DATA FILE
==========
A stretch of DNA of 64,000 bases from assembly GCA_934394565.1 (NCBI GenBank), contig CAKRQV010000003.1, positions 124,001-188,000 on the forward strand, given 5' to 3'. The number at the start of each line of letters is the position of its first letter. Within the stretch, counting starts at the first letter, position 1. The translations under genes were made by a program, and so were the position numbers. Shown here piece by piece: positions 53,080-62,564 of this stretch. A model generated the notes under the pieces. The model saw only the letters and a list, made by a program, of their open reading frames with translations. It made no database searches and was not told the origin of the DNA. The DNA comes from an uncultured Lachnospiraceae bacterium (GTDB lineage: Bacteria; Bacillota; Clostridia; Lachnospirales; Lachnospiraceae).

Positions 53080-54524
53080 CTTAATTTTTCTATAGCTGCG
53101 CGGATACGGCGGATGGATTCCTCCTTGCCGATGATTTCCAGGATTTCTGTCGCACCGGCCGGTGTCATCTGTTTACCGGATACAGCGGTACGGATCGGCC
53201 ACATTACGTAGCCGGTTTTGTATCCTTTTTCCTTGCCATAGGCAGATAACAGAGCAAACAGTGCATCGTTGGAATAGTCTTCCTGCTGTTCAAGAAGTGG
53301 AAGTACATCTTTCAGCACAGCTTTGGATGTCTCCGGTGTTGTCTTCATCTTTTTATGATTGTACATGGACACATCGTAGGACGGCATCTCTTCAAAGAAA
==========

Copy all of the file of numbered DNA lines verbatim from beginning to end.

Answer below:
A stretch of DNA of 64,000 bases from assembly GCA_934394565.1 (NCBI GenBank), contig CAKRQV010000003.1, positions 124,001-188,000 on the forward strand, given 5' to 3'. The number at the start of each line of letters is the position of its first letter. Within the stretch, counting starts at the first letter, position 1. The translations under genes were made by a program, and so were the position numbers. Shown here piece by piece: positions 53,080-62,564 of this stretch. A model generated the notes under the pieces. The model saw only the letters and a list, made by a program, of their open reading frames with translations. It made no database searches and was not told the origin of the DNA. The DNA comes from an uncultured Lachnospiraceae bacterium (GTDB lineage: Bacteria; Bacillota; Clostridia; Lachnospirales; Lachnospiraceae).

Positions 53080-54524
53080 CTTAATTTTTCTATAGCTGCG
53101 CGGATACGGCGGATGGATTCCTCCTTGCCGATGATTTCCAGGATTTCTGTCGCACCGGCCGGTGTCATCTGTTTACCGGATACAGCGGTACGGATCGGCC
53201 ACATTACGTAGCCGGTTTTGTATCCTTTTTCCTTGCCATAGGCAGATAACAGAGCAAACAGTGCATCGTTGGAATAGTCTTCCTGCTGTTCAAGAAGTGG
53301 AAGTACATCTTTCAGCACAGCTTTGGATGTCTCCGGTGTTGTCTTCATCTTTTTATGATTGTACATGGACACATCGTAGGACGGCATCTCTTCAAAGAAA